On December 9, on the International Day of Remembrance of the Victims of the Crime of Genocide and Honoring their Dignity, the Ministry of Foreign Affairs of Ukraine calls on the world to jointly and resolutely take all possible measures to prevent and stop the crime of genocide.
The purposeful destruction of an entire national, ethnic, racial or religious group is the worst crime against humanity.
Unfortunately, there are many such dark pages in human history.
In Ukraine, during 1932-1933 Stalin's regime starved millions of people to death in order to exterminate the Ukrainians as a national group, and artificially created famine on the lands which had been known as the "Breadbasket of Europe" for centuries.
Almost simultaneously with this inhumane act, having been convinced of the impunity of the Stalin's regime, Hitler began the mass extermination of Jews - the Holocaust that lasted for decades.
In May 1944, being convinced that all of Europe's attention was focused on the Hitler's crimes, the bloody Stalinist regime took on the extermination of the Crimean Tatars by forcibly deporting an entire indigenous people from Crimea. Within a few days, the Crimean Tatars were uprooted from their native land and transported in freight wagons into far districts of Siberia, the Urals and Central Asia. Thousands of people died along the way. More than two hundred thousand people, mostly children, women, and the elderly became the victims of this crime.
The Russian aggression against Ukraine, which has been ongoing for the eighth year in a row, has shown clear signs of genocide. Atrocities committed by the Russian occupiers in Bucha, Irpin, Mariupol, Izum, Kherson, deliberate destruction of critical civilian infrastructure horrifies the whole world. The criminal Kremlin regime - the rigorous heir of his Stalinist predecessor - also aims at the elimination of Ukrainians and Crimean Tatars, erasure of Ukrainian ethnic and cultural identity, denial of the rich history of the Ukrainian state and nation, and obliteration of the native language.
Reminding the international legal obligations of states to cooperate in order to prevent and stop genocide, crimes against humanity, and war crimes, the Ministry of Foreign Affairs of Ukraine calls on the international community to increase pressure on the Russian Federation, to increase the amount of military and humanitarian aid to the Government of Ukraine, to promote proper investigation and documentation of the crimes committed by the Russian Federation in Ukraine, as well as to support the creation of a special tribunal for the crime of Russian aggression against Ukraine in order to bring Russia and its officials to justice.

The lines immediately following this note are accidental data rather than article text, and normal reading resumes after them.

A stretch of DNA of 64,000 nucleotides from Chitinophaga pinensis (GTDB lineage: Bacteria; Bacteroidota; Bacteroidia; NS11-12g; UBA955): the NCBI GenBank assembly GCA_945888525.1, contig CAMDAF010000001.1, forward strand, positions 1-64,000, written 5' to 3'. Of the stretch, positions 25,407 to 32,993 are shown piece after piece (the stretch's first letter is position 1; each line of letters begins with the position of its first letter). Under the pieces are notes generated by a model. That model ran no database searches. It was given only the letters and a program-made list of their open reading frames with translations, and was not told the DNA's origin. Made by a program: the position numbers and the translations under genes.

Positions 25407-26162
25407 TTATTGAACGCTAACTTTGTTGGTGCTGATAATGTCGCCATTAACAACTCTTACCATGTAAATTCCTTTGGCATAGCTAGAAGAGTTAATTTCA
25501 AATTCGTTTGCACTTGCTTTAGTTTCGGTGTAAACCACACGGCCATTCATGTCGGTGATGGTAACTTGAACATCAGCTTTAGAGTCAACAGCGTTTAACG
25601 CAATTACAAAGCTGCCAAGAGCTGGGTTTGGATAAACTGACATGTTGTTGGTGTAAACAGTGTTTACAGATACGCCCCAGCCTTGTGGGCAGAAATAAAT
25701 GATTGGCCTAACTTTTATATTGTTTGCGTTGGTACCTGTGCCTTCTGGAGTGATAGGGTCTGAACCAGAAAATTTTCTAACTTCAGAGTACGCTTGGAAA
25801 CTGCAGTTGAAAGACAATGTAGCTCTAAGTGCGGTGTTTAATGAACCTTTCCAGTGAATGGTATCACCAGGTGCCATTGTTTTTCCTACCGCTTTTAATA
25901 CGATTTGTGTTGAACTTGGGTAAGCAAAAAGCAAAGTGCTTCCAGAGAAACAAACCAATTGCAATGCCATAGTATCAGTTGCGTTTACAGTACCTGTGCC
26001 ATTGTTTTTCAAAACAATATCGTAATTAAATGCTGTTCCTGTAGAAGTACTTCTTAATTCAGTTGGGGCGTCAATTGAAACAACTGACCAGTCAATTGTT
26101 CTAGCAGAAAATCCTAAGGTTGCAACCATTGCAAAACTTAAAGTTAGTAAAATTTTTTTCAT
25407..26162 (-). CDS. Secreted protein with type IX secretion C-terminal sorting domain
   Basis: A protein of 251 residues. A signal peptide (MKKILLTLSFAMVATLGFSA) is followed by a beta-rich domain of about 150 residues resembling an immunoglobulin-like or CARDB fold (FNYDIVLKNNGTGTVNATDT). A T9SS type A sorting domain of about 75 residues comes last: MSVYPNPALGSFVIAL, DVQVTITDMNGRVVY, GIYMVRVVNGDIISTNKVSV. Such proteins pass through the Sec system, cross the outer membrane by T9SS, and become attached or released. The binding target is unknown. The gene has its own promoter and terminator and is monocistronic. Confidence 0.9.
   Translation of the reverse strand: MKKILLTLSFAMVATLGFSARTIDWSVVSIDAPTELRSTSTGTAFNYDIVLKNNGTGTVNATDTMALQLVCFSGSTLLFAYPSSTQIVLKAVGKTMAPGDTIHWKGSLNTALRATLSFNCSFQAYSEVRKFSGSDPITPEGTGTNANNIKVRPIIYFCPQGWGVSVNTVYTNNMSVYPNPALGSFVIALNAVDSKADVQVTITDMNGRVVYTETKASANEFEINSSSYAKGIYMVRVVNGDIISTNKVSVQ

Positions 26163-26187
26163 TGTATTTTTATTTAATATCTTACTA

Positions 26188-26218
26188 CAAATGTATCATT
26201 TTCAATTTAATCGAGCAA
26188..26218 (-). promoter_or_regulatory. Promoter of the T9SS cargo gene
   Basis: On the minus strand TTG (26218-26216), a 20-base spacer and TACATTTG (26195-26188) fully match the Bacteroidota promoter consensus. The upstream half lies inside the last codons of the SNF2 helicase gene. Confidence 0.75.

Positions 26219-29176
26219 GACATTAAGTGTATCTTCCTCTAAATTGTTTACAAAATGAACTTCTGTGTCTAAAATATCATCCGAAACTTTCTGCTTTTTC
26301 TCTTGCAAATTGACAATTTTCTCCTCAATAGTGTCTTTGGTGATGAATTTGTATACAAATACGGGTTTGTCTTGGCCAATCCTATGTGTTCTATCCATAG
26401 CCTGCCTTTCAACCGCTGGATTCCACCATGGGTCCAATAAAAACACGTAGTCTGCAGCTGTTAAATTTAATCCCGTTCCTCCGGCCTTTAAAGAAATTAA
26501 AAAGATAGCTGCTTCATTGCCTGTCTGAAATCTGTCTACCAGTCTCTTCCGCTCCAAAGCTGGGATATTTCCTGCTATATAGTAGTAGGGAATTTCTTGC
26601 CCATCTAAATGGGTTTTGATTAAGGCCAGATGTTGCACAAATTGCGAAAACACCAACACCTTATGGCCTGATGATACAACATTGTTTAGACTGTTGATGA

We will also continue working on the worldwide official recognition of the Holodomor of 1932-1933 as an act of genocide against the Ukrainian people. 19 countries in different parts of the world have already recognized it. We express our sincere gratitude to these states for such support and call on countries that have not yet done so to adopt relevant documents at the legislative level.
Unpunished evil is dangerous. This is why it is crucial to establish responsibility for the crimes of the past to make sure they will never be repeated in the future.
For reference: According to the Article 2 of the Convention on the Prevention and Punishment of the Crime of Genocide (approved and proposed for signature and ratification or accession by the UN General Assembly on December 9, 9 1948) genocide means any of the following acts committed with the intent to destroy, in whole or in part, national, ethnic, racial or religious group as such: killing members of the group; causing bodily or mental harm to members of the group; deliberately inflicting on the group conditions of life calculated to bring about its physical destruction in whole or in part; imposing measures intended to prevent births within the group; forcibly transferring children of the group to another group. The author of the legal term was a lawyer Rafael Lemkin.
The list of States that recognize Holodomor of 1932-1933 as an act of genocide against the Ukrainian people: Estonia (1993), Australia (1993 and 2003), Canada (2003), Hungary (2003), Lithuania (2005), Georgia (2005), Poland (2006), Peru (2007), Paraguay (2007), Ecuador (2007), Colombia (2007), México (2008), Latvia (2008), Portugal (2017), the United States (2018), Czech Republic (2022), Ireland (2022), Republic of Moldova (2022), Germany (2022).